Initial countershock in the treatment of asystole

Daniel R. Martin, Thomas Gavin, Joseph Bianco, Charles G. Browns, Harlan Stueven, Paul E. Pepe, Richard O. Cummins, Edgar Gonzalez, Michael Jastremski

Research output: Contribution to journalArticlepeer-review

15 Scopus citations


Background: Routine provision of defibrillatory countershock (CS) in the initial management of asystolic cardiac arrest has been advocated because certain cases of ventricular fibrillation (VF) may present as asystole (AS). Objective: To determine the value of initial CS versus endotracheal intubation and pharmacologic therapy alone in the treatment of asystolic cardiac arrest. Design/Participants: A retrospective analysis of data collected prospectively during a multicenter study of out-of-hospital cardiac arrest. The study subjects were all patients whose initial cardiac arrest rhythm was AS and were treated with standard advanced cardiac life support (ACLS). Setting: Six urban emergency medical services (EMS) systems. Intervention: Patients in AS were treated initially with CS followed by ACLS therapy (CS Group), and were compared to those patients receiving endotracheal intubation and pharmacologic therapy alone (No CS Group). Outcome measures: Those receiving initial CS were compared to those not receiving CS using both Chi-square and logistic regression analysis. Outcome parameters included: rates of return of spontaneous circulation (ROSC), emergency department admission, hospital admission and hospital discharge. Results: Of the 194 patients presenting with AS, 77 received CS as their initial therapy. Of these, 13 (16.9%) had ROSC compared to 27 of the 117 (23.1%) from the No CS Group (P = 0.30). Emergency department and hospital admission rates were not significantly different; 13.0% versus 18.0% (P = 0.36), and 13.0% versus 11.1 % (P = 0.69) for CS versus No CS, respectively. None of the patients in the CS Group were discharged alive versus two (1.7%) from No CS (P = 0.52). Of 42 patients with bystander-witnessed cardiac arrests, 13.3% in the CS Group had ROSC compared to 40.7% in the No CS Group (P = 0.07). Emergency department admission rates were 6.7% for the CS Group and 33.3% for the No CS Group (P = 0.07); while hospital admission rates were 6.7% and 22.2%, respectively (P = 0.39). When these comparisons were adjusted for bystander-initiated CPR, CPR interval, and paramedic response interval, the P-values became 0.10, 0.05 and 0.17, respectively. Conclusions: Although, statistically, the results for both groups were not distinguishable, outcomes for asystolic patients had a tendency to be better when the initial therapy did not involve CS. Larger study populations are recommended to confirm these preliminary observations.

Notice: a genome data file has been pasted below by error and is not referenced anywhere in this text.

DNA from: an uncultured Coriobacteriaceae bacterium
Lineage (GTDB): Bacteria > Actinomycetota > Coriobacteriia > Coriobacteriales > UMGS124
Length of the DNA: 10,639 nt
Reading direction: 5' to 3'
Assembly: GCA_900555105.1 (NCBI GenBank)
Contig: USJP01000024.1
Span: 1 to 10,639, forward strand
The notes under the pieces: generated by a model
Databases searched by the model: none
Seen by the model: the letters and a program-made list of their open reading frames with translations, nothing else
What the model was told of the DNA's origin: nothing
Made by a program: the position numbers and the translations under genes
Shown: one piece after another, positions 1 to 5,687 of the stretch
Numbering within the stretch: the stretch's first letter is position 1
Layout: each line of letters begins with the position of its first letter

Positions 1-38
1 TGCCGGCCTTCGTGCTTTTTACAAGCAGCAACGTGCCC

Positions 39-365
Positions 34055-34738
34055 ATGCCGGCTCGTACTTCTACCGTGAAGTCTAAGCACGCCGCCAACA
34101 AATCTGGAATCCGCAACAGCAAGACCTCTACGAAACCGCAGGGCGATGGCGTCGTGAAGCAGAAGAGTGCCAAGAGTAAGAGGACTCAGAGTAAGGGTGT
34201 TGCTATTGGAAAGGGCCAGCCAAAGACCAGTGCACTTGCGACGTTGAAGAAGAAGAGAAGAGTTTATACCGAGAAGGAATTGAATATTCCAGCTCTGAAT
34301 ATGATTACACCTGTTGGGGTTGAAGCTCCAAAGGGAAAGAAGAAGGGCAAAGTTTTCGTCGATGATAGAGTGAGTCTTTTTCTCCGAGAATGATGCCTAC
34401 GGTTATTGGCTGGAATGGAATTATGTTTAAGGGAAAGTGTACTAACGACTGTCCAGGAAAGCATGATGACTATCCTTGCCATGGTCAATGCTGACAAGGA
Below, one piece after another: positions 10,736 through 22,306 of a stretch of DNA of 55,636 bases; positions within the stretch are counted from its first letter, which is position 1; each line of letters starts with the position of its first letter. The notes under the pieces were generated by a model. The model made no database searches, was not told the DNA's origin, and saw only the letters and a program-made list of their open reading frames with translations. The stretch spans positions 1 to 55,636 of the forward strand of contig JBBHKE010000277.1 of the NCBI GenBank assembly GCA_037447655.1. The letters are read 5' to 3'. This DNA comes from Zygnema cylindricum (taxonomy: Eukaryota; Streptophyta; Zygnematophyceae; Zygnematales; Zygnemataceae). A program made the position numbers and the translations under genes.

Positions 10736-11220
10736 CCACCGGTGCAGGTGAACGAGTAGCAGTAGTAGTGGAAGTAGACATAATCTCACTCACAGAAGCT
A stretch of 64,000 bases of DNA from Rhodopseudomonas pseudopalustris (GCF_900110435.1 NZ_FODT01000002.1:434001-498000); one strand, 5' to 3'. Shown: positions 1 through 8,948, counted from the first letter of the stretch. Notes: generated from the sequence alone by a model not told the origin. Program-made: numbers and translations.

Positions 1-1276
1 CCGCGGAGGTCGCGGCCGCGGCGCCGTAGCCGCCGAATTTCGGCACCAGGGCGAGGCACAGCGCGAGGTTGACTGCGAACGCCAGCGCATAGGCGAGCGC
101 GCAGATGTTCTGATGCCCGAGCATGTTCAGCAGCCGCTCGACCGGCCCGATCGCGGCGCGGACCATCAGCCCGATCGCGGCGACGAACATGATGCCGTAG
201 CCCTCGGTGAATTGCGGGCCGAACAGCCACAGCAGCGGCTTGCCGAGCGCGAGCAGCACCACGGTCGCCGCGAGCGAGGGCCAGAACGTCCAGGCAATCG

Original languageEnglish (US)
Pages (from-to)63-68
Number of pages6
Issue number1
StatePublished - Aug 1993


  • Asystole
  • Cardiac arrest
  • Cardiopulmonary resuscitation (CPR)
  • Countershock
  • Defibrillation
  • Epinephrine

ASJC Scopus subject areas

  • Emergency Medicine
  • Emergency
  • Cardiology and Cardiovascular Medicine


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